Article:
Breathing UnderwaterSarah Allen.  2021.
Thirteen-year-old Olivia works hard to understand her older sister’s increasingly debilitating depression as they travel with family from Tennessee to California to reclaim a buried time capsule of treasured memories. This road trip story is a compassionate, gentle look at how depression can affect a sibling, and it shows that the best way you can help is sometimes just by loving someone.

Five Things About Ava AndrewsMargaret Dilloway. 2020.
Biracial (Japanese and white) Ava, a sixth grader, who has anxiety and a heart condition (noncompaction cardiomyopathy), feels lost after her best friend moves away. She finds camaraderie and her voice when she joins an improv group. A strong, positive depiction of therapy and a supportive school that has 504 accommodations.

Give and Take. Elly Swartz. 2019.
While coping with the death of her grandma and the impending loss to adoption of the infant her parents are fostering, Maggie begins hoarding any little thing that feels like a special memory to her. When her parents discover her overflowing boxes, they seek treatment for her anxiety and hoarding disorder. A tender look at change and grief.

The Golden HourNiki Smith. 2021.
In the wake of an act of gun violence at school, Manuel, who is Latinx, is getting help through therapy for the trauma, anxiety, panic attacks, derealization, and PTSD. He finds surprising comfort in new friends, including Sebastian, with whom romance begins to bloom. A beautiful graphic novel about healing in the wake of tragedy.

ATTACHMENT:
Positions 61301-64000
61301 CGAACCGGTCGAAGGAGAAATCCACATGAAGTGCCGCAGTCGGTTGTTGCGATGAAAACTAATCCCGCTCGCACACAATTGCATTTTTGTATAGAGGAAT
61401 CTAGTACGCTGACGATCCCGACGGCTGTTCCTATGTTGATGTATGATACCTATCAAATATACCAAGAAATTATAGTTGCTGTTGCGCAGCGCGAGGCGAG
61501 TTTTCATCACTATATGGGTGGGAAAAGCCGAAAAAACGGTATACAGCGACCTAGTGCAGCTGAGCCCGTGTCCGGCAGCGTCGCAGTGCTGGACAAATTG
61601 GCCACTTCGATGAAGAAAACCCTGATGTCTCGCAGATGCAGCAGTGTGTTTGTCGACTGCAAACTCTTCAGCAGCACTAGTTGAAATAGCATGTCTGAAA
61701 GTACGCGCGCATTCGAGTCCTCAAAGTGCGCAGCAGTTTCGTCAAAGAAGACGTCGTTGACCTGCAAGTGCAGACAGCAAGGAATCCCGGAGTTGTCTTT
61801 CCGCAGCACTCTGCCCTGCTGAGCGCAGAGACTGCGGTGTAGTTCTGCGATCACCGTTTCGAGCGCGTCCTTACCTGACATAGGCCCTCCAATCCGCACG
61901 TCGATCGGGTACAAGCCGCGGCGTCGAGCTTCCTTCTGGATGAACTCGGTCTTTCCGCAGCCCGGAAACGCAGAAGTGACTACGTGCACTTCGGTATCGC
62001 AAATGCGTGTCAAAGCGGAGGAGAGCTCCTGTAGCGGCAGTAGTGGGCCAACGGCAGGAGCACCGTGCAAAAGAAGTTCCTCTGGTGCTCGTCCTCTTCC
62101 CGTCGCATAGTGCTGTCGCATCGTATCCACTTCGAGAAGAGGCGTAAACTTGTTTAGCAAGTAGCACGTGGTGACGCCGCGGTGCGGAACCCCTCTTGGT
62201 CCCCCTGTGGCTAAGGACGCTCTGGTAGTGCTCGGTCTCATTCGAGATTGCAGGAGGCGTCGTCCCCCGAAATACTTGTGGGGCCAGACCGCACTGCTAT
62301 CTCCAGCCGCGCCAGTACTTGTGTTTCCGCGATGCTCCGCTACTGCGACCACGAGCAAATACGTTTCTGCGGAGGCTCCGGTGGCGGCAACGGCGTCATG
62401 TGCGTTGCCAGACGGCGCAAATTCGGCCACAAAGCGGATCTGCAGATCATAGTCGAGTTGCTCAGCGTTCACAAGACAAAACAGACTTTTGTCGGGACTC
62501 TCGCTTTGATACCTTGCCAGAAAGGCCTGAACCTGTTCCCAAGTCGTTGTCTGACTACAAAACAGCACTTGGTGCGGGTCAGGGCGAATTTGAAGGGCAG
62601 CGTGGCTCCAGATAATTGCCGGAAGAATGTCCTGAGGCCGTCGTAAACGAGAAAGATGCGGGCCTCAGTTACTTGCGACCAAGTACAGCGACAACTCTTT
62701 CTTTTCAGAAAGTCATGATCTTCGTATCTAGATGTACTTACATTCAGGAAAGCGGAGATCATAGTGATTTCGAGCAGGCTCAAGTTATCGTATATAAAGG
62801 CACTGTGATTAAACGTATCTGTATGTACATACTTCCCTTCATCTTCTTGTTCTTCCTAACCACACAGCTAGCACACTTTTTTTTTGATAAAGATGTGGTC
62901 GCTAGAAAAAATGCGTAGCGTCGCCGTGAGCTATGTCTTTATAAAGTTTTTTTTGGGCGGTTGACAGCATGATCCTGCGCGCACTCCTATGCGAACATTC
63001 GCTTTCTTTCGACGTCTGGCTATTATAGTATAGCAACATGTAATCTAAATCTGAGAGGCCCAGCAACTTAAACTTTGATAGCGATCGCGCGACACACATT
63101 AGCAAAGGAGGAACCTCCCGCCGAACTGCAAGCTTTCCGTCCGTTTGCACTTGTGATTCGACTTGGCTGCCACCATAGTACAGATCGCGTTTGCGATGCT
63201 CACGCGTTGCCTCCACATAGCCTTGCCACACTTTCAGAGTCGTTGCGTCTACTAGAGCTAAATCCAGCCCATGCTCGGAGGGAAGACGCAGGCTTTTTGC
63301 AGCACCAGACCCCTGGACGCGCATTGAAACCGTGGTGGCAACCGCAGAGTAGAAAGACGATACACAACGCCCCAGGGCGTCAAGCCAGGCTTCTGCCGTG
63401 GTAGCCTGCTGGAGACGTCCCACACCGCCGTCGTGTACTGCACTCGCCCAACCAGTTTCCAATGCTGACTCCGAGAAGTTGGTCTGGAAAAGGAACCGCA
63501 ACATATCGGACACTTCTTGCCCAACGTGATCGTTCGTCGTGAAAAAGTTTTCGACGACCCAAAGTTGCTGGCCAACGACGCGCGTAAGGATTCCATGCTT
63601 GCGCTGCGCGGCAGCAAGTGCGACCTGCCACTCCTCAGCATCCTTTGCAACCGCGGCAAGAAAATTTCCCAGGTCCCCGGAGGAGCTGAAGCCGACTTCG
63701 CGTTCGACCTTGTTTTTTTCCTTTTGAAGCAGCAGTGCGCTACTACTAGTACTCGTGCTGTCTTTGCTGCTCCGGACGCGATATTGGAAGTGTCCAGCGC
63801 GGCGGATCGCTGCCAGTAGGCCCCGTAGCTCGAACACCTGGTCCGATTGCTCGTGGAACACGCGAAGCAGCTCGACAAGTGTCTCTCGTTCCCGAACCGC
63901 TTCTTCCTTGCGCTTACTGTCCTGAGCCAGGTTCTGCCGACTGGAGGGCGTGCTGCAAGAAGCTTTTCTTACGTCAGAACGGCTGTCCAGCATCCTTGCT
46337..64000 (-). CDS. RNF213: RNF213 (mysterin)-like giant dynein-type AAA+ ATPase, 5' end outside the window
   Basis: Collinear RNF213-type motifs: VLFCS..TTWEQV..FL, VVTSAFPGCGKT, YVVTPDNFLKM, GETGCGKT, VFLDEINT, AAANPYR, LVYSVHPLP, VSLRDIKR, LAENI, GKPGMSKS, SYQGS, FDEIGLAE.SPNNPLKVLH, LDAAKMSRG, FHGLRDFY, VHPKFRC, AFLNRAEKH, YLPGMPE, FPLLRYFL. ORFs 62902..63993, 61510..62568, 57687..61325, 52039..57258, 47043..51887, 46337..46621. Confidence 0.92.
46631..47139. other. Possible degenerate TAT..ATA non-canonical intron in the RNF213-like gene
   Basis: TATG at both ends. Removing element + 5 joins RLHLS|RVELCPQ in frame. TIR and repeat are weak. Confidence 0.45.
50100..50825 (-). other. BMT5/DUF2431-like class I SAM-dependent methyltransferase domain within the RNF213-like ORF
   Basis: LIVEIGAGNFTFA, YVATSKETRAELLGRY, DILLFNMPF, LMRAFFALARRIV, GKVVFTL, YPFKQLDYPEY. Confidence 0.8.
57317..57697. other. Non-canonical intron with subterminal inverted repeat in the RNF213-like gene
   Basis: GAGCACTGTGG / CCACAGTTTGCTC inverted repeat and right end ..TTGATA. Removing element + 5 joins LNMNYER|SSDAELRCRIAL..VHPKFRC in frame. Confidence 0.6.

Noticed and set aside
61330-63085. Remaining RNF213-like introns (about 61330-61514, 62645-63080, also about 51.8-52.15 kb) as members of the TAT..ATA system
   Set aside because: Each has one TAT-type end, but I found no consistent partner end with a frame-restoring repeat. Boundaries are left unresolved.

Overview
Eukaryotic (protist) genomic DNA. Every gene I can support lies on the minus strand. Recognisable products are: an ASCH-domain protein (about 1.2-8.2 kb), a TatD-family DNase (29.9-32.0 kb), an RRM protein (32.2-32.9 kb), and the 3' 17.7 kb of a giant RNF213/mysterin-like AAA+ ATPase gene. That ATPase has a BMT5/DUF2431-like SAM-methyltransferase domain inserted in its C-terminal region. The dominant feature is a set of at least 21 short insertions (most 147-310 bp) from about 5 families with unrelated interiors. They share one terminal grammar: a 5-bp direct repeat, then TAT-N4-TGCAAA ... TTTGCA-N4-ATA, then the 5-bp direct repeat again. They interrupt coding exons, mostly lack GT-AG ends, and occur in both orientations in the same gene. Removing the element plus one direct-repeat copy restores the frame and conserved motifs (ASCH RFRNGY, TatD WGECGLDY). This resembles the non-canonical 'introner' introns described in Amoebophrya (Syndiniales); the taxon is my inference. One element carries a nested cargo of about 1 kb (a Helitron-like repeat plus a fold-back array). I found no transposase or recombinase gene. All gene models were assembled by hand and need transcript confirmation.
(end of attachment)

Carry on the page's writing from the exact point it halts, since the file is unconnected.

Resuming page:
How to Make Friends with the SeaTanya Guerrero. 2020.
Pablo’s anxiety and obsessive-compulsive disorder increase when he and his zoologist mother get used to new people and new experiences, including a foster sibling with a cleft lip and selective mutism, in the Philippines. A moving and complex look at identity, connection, and learning how to open up to others.

Sara and the Search for NormalWesley King. 2020.
Sara, who has depression, anxiety, bipolar disorder, general anxiety disorder, schizophrenia, and is selectively mute, struggles with internalized shame and stigma. Not part of mainstream classrooms, she just wants to be “normal” and to stop taking the medications that help her. Therapy, including group therapy, and powerful new friendships help her learn to accept herself as she is.

The Sea in WinterChristine Day. 2021.
Native American (Makah/Piscataway) Maisie struggles with depression after tearing her ACL and feeling like her dream of being a dancer is over. Though she feels adrift, her loving and supportive blended family as well as eventually therapy help her through this difficult period.

Stuntboy, in the MeantimeJason Reynolds, illus. by Raúl the Third. 2021.
Portico Reeves starts experiencing an increase in anxiety, or, as he calls it, “the frets,” when his parents split up. His superhero alter ego, Stuntboy, works as a coping mechanism, keeping him busy in his apartment complex of mostly Black people with larger-than-life personalities, but those “frets” can sure be villainous. A lively illustrated novel heavy on humor and full of heart.

Amanda MacGregor currently works at an elementary school library in Minnesota. She blogs at “Teen Librarian Toolbox.”